Why does it work? Seriously.

So I drew the diagram above.

1. In Cluetrain parlance, we say "markets are conversations". So the diagram above represents your market, or "The Conversation". That is demarkated by the outer circle "y".

2. There is a smaller, inner circle "x".

3. So the entire market, the "conversation" is seperated into two distinct parts, the inner area "A" and the outer area "B".

4. Area "A" represents your company, the people supplying the market. We call that "The Internal Conversation".

5. Area "B" represents the people in the market who are not making, but buying. Otherwise know as the customers. We call that "The External Conversation".

6. So each market from a corporate point of view has an internal and external conversation. What seperates the two is a membrane, otherwise known as "x".

7. Every company's membrane is different, and controlled by a host of different technical and cultural factors.

8. Ideally, you want A and B to be identical as possible. The things that A is passionate about, B should also be passionate about. This we call "alignment". A good example would be Apple. The people at Apple think the iPod is cool, and so do their customers. They are aligned.

9. When A and B are no longer aligned is when the company starts getting into trouble. When A starts saying their gizmo is great and B is telling everybody it sucks, then you have serious misalignment.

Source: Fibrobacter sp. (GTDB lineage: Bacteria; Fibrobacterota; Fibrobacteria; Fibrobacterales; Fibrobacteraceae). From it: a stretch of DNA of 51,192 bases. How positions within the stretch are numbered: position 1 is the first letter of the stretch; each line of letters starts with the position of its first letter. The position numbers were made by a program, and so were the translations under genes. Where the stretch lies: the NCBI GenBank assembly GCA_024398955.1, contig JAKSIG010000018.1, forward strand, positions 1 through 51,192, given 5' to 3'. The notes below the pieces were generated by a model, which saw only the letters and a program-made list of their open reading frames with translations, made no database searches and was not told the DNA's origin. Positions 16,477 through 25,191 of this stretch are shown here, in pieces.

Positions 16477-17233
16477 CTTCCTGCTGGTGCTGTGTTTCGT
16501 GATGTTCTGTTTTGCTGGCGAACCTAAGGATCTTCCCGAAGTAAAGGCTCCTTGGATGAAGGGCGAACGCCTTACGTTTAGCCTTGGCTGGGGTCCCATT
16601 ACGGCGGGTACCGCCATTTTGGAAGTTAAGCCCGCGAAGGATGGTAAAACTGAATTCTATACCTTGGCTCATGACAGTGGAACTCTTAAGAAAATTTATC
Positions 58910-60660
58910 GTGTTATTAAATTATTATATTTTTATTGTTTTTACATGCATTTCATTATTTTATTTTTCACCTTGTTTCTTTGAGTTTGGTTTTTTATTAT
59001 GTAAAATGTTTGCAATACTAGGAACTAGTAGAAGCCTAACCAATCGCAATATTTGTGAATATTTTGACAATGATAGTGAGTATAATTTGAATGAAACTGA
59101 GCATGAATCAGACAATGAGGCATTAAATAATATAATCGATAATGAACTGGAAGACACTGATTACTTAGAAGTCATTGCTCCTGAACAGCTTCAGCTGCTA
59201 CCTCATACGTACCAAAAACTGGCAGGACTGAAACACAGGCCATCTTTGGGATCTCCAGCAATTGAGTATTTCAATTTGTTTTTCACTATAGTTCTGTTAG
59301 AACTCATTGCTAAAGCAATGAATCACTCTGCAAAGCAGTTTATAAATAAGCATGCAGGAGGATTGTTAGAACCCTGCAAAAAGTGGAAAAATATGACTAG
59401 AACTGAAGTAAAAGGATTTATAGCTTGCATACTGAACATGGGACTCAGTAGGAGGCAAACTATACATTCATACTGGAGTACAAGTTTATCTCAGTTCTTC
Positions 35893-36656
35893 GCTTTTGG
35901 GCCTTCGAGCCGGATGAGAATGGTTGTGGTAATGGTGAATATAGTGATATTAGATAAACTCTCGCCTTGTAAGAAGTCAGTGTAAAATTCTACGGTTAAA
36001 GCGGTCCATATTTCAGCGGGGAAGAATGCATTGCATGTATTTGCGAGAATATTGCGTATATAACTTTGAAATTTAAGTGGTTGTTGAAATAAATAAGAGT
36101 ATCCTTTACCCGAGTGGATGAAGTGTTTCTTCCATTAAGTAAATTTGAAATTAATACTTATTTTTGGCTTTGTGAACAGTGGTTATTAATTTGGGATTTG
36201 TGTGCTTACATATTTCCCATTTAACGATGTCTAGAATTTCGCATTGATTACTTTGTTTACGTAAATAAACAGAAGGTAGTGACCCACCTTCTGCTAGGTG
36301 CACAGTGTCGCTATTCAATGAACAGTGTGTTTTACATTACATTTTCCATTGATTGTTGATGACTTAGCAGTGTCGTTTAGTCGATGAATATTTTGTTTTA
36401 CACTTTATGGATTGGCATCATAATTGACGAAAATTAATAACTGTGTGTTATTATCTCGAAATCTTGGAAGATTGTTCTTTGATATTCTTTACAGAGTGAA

10. So how do you keep misalignment from happening?

11. The answer lies in "x", the membrane that seperates A from B. The more pourous the membrane, the easier it is for conversations between A and B, the internal and external, to happen. The easier for the conversations on both side of membrane "x" to adjust to the other, to become like the other.

12. And nothing, and I do mean nothing, pokes holes in the membrane better than blogs. You want pourous? You got pourous. Blogs punch holes in membranes like like it was Swiss cheese.

13. The more pourous your membrane ("x"), the easier it is for the internal conversation to inform the external conversation, and vice versa.

14. Not to mention it makes misalignment, if it happens, a lot easier to repair.

15. Of course this begs the question, why have a membrane "x" at all? Why bother with such a hierarchy? But that's another story.

2:32:22 PM    
15 things you can do with RSS

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From TimYang.com comes 15 things you can do with RSS

Several cool ideas that you probably hadn't thought of.

If you have not really grasped what all this RSS fuss is all about, you really do need to invest a little time and get up to speed. RSS is many things but fundamentally, it changes the very way you use web to gather information. As with so many other technologies, thanks go out to Dave Weiner for bringing RSS to the web and the countless others who have incorporated it into their websites. It's still a relatively new things and as of this writing, the BBC is getting serious about it in a big way.

If you are just getting started, here are a couple of good resouces to help you out:

5:54:40 AM